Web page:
Things People Shouldn't Say to Trauma Survivors
Being assaulted was one of the most horrific, difficult things I’ve ever had to experience. Despite this event, there’s something I’ve found to be almost as difficult: admitting I was assaulted.
There are a lot of things people say to a loved one who was assaulted. These things are meant to be helpful, but can actually end up making the individual feel worse.
1. “This will make you stronger. Find the silver lining!”
2. “You won’t heal until you forgive him.”
3. “Be flattered. They wanted you that bad.”
4. “Talk to me. You won’t get better until you talk about it.”
These statements tend to put the pressure on. They may seem like good things to say, but to us, for the most part, they are hard to hear. Some of us can find a silver lining, and some of us can’t. Whether we do or not, we need to get there on our own. It's not up to someone else to push that on us and can actually feel invalidating if we aren't in a place to hear it. We all heal at our own pace. There’s no set timeline. Another focus tends to be on forgiveness, which is a personal decision and differs for everyone. Read this post on forgiveness for more information. There also seems to be a belief that talking about trauma is important, and for some it truly is, and for some it isn't... At least not yet. Pushing a survivor to talk about their trauma before they're ready can actually lead to them being re-traumatized.
I know most of you have good intentions, but these statements can make us feel bad. So, that being said, here are some things I recommend saying.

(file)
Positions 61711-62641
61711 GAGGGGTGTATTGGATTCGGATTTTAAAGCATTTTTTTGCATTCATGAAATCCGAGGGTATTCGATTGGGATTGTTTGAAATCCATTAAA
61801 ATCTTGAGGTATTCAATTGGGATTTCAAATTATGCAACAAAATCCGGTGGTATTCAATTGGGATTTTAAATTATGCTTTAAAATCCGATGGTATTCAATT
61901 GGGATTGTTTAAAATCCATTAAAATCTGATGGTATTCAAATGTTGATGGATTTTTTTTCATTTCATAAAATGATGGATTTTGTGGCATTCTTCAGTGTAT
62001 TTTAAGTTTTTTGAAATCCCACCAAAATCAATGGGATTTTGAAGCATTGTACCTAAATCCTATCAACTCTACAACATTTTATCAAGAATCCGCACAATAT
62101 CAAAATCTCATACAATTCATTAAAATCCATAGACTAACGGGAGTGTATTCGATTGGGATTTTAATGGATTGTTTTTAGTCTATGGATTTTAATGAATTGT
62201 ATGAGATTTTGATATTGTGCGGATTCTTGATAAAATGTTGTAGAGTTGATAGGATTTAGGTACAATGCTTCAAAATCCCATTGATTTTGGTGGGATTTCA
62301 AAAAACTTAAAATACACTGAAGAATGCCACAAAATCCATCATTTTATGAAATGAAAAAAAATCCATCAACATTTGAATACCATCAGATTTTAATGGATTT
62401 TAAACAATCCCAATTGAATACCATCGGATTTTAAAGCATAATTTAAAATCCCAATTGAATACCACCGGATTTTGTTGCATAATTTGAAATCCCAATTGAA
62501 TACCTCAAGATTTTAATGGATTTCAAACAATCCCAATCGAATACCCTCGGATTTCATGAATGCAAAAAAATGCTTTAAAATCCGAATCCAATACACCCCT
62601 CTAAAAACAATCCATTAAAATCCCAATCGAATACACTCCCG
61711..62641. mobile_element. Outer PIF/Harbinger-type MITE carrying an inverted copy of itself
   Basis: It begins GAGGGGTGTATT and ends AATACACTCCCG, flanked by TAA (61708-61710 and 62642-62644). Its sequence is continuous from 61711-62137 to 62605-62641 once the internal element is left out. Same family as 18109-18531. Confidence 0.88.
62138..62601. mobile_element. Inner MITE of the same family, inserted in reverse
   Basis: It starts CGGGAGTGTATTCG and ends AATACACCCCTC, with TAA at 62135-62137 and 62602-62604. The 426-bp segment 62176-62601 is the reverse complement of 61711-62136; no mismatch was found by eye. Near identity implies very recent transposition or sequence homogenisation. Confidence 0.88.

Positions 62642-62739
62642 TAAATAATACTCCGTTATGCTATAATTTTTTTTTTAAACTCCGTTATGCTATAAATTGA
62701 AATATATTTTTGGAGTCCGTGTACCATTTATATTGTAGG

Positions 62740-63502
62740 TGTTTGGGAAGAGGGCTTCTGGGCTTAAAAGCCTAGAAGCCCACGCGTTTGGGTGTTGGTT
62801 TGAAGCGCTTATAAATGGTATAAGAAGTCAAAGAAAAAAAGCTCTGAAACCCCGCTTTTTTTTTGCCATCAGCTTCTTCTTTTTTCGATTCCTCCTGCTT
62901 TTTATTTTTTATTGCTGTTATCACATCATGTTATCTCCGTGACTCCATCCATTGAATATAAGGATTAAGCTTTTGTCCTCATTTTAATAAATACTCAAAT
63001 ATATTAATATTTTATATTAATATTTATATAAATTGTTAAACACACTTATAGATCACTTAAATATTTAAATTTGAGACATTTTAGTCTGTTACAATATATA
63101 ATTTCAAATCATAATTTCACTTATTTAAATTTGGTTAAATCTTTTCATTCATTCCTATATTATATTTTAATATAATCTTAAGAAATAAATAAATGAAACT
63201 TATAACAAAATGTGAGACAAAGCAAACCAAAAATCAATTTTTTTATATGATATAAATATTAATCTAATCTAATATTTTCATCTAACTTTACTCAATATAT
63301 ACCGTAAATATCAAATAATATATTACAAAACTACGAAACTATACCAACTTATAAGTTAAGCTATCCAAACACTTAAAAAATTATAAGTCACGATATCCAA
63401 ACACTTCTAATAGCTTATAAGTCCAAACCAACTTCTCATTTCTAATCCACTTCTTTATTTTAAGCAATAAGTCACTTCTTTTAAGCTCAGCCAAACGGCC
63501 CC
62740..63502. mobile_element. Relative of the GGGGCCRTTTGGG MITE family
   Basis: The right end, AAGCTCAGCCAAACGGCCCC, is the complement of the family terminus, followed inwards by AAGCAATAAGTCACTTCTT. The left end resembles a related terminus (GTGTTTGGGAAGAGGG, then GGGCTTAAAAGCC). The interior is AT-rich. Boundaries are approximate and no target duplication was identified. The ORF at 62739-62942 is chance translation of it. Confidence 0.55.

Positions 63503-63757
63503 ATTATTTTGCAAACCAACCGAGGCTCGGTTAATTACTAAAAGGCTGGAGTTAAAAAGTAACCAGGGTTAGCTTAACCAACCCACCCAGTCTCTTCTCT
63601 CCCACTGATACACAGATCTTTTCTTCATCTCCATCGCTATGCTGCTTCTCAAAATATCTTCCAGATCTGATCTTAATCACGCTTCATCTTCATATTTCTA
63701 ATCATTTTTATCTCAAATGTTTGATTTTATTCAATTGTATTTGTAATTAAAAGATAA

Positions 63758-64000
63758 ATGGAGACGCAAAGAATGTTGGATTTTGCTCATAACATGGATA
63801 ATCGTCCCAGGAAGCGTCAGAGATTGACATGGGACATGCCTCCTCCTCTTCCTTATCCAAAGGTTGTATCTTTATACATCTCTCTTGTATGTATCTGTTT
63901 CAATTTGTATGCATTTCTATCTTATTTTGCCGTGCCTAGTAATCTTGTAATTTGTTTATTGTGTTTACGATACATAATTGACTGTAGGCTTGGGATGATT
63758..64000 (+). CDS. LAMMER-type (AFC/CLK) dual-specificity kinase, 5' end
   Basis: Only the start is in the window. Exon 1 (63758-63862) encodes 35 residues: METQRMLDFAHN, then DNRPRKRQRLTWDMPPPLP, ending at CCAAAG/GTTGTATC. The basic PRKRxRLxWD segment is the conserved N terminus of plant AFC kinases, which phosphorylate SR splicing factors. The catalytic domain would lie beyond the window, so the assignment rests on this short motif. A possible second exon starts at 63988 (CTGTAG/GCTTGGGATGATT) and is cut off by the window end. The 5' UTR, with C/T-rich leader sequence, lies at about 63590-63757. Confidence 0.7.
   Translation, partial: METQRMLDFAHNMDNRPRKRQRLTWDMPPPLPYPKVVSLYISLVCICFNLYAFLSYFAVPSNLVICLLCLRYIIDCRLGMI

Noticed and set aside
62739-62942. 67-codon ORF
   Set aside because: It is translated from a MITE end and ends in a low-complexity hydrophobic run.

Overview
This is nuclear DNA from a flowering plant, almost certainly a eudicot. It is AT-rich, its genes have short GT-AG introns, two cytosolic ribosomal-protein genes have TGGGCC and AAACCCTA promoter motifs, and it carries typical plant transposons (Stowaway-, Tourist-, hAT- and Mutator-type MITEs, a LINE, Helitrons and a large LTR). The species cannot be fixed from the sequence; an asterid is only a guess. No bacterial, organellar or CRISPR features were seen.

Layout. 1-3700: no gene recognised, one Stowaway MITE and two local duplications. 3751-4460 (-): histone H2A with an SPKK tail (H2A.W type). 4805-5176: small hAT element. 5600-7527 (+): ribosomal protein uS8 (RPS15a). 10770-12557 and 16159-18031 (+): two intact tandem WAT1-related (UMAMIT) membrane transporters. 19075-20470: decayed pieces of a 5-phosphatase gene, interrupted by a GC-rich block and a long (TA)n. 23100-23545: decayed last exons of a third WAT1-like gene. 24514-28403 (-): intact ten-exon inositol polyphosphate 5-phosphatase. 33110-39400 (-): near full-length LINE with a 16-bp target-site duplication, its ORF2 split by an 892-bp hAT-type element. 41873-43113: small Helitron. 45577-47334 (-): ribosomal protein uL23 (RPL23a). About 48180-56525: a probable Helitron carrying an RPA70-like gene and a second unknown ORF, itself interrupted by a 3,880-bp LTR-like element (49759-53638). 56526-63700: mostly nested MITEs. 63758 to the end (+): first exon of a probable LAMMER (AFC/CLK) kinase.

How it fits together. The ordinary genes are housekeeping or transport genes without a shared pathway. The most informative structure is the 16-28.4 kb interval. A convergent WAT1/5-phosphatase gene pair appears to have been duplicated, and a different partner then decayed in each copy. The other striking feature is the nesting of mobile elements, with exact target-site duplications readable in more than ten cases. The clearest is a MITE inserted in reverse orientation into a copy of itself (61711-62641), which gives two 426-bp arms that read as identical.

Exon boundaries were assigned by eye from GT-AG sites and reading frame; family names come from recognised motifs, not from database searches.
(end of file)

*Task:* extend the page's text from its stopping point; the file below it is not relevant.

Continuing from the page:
1. “It’s not your fault.”
2. “I believe you.”
3. “I’m here for you.”
4. “What do you need?”
5. “You can talk to me if you want, but if you’re not ready, that’s OK too.”
Overall, please know nothing you say can take away our pain. There’s no magic fix. Just let the individual know you’re there. Please don’t put pressure on them, and don't make it about your anger or how uncomfortable you are. However awful you feel about it, know the individual that experienced such a horrific act is likely feeling much worse (this doesn't mean your feelings aren't valid, just that you shouldn't make their experience about your feelings. And you are 100% allowed boundaries if the circumstances are too much for your mental health). A lot of this depends on an individual, for example, I am personally reassured when others tell me they are angry on my behalf. It feels validating, but there's a huge difference between someone expressing anger on my behalf verses them letting their anger be the sole focus and ending up with me trying to comfort them. Talk to someone and point number 4 is important. Ask them what they need.
Offer your support and love, and let them heal at their own pace. For more suggestions on how to listen to a loved one talk about their trauma, please check out this post written on the topic.